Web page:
Foot Pain Part 1 – Rear foot and Mid foot pain
Conditions discussed in this article are: plantar fasciopathy (fasciitis), heal pain, and stress fractures. Part 2 will feature conditions relating to the ball of the foot (forefoot).
Are you suffering from foot pain? Pain while load bearing, walking, running, dancing or otherwise using your feet to get you around can seriously hinder your ability to do these things, as well as limit your enjoyment of the sport and leisure activities you love doing. While there are many causes of foot pain, most will experience a gradual onset of pain rather than experience an acute injury such as a sprain. Overuse will be the most likely culprit in this case. Overuse can occur by preforming the same movements or tasks over an extended period of time without adequate recovery time, or from a sudden increase in the demand we place on our feet, such as starting a new training program or drastically increasing the output of an existing one. Poor footwear can play a part in foot pain, however it is my firm belief that strong feet and a strong healthy muscular system trump orthosis and supportive shoes any day!*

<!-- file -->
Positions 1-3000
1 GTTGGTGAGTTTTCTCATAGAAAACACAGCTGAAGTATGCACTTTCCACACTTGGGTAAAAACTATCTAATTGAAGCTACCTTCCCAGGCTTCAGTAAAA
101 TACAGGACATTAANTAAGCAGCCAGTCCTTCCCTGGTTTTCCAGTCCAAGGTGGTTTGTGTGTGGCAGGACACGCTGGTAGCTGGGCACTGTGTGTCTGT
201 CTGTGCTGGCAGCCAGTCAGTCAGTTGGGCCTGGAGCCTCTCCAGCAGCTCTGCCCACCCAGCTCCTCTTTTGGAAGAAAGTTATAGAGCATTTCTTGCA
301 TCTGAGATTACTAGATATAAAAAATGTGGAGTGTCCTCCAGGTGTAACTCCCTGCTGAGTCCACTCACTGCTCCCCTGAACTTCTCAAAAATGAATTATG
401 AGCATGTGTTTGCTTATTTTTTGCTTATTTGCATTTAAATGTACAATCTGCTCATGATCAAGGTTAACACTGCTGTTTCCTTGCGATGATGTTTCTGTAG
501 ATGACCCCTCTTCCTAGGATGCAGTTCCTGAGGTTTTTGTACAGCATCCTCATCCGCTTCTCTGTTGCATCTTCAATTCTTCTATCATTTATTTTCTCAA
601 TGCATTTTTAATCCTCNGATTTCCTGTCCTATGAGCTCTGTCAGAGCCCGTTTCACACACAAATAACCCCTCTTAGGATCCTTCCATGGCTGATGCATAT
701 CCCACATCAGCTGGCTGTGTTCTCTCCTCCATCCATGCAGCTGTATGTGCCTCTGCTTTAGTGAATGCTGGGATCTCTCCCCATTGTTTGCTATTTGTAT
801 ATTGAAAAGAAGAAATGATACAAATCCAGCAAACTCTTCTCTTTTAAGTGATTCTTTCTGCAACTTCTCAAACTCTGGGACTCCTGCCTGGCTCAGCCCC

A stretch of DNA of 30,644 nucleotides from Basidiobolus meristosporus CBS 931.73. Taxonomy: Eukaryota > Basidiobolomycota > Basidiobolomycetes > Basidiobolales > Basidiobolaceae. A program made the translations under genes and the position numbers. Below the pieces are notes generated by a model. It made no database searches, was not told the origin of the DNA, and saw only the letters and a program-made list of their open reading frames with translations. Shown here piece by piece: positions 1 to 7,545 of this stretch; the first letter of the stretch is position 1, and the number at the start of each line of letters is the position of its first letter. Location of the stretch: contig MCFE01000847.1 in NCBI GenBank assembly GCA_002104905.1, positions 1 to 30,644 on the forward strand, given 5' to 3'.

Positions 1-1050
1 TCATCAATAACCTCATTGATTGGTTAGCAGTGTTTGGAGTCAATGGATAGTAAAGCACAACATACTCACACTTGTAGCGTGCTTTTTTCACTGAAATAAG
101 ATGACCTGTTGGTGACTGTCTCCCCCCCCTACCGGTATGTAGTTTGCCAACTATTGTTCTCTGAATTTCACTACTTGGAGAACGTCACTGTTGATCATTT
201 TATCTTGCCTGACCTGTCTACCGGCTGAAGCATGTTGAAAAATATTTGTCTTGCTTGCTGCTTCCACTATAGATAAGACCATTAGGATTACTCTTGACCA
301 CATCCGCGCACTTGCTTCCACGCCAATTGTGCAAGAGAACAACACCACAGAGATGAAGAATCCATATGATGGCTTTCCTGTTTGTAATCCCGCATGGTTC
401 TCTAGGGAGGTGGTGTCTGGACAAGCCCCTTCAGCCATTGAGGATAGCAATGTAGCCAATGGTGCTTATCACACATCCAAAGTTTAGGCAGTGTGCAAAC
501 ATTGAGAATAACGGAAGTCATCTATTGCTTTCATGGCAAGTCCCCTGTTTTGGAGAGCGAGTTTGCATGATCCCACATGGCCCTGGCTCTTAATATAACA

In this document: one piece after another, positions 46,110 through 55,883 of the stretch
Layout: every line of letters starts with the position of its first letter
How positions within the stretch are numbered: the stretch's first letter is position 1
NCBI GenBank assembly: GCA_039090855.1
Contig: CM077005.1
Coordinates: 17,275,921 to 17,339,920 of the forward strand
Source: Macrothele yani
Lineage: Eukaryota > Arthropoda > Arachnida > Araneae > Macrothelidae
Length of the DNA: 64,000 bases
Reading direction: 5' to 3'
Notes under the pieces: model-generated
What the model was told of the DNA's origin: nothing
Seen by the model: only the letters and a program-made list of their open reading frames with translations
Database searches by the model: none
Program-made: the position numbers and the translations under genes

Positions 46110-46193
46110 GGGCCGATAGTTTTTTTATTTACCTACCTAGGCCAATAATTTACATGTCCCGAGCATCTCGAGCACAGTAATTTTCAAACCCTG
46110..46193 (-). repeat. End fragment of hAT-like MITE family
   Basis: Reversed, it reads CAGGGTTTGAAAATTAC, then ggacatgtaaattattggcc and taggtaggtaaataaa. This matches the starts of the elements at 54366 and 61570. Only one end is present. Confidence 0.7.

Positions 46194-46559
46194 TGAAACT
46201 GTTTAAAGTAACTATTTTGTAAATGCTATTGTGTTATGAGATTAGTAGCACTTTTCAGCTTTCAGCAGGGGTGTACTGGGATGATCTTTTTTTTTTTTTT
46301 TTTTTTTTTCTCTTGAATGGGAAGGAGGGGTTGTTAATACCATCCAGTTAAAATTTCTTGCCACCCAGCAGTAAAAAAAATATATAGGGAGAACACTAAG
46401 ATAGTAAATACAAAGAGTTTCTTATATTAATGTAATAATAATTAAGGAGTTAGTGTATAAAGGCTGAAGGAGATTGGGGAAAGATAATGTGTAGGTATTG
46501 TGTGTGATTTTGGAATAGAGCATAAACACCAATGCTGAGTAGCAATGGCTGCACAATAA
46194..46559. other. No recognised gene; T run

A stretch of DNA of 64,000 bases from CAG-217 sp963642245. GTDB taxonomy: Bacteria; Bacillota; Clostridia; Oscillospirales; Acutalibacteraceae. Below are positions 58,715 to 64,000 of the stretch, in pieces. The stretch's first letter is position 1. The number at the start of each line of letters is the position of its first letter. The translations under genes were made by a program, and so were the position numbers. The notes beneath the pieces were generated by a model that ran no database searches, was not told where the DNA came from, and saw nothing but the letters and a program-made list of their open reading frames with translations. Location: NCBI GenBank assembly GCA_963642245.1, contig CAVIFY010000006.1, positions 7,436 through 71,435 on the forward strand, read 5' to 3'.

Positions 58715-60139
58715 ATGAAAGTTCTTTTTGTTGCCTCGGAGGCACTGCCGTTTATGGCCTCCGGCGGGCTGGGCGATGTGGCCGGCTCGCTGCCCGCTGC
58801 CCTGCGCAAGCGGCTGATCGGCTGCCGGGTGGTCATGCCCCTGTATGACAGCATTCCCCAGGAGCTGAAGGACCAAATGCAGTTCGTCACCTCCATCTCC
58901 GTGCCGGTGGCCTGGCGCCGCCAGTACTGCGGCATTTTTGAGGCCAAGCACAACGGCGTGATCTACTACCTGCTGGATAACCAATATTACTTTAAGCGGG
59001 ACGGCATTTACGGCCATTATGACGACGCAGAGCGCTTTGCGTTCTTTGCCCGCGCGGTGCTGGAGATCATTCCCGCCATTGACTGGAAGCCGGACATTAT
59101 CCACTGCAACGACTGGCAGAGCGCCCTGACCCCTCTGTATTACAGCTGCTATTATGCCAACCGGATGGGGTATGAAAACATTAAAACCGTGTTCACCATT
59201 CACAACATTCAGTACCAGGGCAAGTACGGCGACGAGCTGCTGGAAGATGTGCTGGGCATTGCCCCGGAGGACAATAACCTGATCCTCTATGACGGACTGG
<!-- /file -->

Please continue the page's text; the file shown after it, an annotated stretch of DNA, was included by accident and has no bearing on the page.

Plantar Fasciopathy (formally Plantar Fasciitis)
This is most commonly experienced on the front edge of the heel where the planter fascia connects to the bone. The condition is characterised by pain with walking first thing in the morning, that eases as the foot warms up. Often the pain will return as the day progresses, or after the foot is allowed to relax and stiffen up again. Pain may also radiate along the arch of the foot towards the toes. This condition typically hinders people such as runners, dancers, and people involved in activities involving jumping such as footballers and basketballers.